Many people have received stimulus checks or direct deposits which were authorized through the CARES Act (Coronavirus Aid, Relief and Economic Securities Act). The IRS issued payments automatically to individuals who filed taxes in 2018 and 2019. Some of those tax filers are now deceased, which leaves many wondering what to do with the stimulus checks and direct deposit payments made payable to deceased persons.
This is an unprecedented period of time as the COVID 19 virus continues to affect lives and businesses across our nation. Amid the uncertainty, proactive steps should be taken to be prepared and provide peace of mind. Ensuring important legal documents are in place and making crucial decisions in advance are steps every person should take to prepare for any time in which you can no longer make your own decisions. It is also important to have a plan in place for any minor children or other loved ones are dependent on you for support.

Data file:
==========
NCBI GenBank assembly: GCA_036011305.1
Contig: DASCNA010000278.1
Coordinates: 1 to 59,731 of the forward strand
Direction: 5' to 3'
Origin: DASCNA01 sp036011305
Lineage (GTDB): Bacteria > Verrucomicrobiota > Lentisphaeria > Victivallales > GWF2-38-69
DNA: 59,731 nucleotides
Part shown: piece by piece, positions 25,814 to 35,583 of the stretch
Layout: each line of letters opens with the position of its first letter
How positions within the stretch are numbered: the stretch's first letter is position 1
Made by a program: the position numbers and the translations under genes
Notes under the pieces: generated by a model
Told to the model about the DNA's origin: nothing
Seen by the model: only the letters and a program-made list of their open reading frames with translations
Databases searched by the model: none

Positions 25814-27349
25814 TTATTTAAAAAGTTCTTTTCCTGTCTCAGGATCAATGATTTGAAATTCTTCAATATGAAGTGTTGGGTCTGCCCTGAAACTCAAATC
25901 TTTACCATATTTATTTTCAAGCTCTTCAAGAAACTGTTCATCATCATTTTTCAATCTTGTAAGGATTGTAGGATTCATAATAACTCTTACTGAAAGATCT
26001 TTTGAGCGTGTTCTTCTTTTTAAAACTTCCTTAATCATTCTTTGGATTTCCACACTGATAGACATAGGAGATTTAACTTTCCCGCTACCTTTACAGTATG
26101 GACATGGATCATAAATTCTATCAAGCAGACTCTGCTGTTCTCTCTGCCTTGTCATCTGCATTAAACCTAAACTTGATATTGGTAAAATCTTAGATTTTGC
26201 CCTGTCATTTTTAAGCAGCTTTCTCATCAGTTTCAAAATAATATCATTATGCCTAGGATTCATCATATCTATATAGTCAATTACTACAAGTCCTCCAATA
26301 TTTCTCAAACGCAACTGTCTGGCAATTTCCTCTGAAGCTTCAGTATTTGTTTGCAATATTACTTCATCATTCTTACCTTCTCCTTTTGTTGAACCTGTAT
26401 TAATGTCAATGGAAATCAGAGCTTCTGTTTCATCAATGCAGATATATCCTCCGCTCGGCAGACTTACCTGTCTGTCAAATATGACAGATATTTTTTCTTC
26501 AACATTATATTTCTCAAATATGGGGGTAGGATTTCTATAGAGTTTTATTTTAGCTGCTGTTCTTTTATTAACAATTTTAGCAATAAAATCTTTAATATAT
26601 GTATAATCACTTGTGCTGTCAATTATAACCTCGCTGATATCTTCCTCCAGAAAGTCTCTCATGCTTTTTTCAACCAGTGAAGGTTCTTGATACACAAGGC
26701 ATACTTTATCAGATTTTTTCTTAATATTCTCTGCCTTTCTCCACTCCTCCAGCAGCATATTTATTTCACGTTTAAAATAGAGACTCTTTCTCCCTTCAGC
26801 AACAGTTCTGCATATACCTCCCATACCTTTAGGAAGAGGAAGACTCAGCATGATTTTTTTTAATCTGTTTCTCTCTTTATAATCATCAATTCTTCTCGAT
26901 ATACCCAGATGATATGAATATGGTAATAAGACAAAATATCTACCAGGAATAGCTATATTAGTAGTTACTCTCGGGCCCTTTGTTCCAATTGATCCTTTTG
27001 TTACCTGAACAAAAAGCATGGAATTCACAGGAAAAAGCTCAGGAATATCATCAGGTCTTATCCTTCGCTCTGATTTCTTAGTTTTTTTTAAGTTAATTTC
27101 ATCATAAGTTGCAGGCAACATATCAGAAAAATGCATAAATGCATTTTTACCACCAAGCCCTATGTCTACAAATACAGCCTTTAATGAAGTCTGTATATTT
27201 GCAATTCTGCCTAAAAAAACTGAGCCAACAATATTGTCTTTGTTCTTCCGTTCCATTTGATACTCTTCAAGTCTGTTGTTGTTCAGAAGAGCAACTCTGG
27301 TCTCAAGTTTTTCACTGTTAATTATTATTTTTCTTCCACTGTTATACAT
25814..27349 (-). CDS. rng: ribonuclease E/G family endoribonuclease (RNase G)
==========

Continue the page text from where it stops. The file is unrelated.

This year, the SECURE Act (Setting Every Community Up for Retirement Enhancement Act) took effect. The SECURE Act makes several big changes that affect retirement accounts. Understanding the SECURE Act is imperative to ensure your estate plan is up to date and that your estate planning goals are accomplished.
There have been recent changes in the estate tax laws that may affect your current estate plan. I share those details in the post that follows and also provide you with some recommendations to bring your estate plan up to date.
Talking to loved ones about estate planning is a difficult conversation because people do not like to talk about death.
The Tax Cuts and Jobs Act of 2017 ("Act"), effective as of January 1, 2018, includes significant changes that affect estate planning.
This is a question I hear frequently from individuals seeking to pass property to their heirs and avoid probate, which can be a lengthy and expensive process.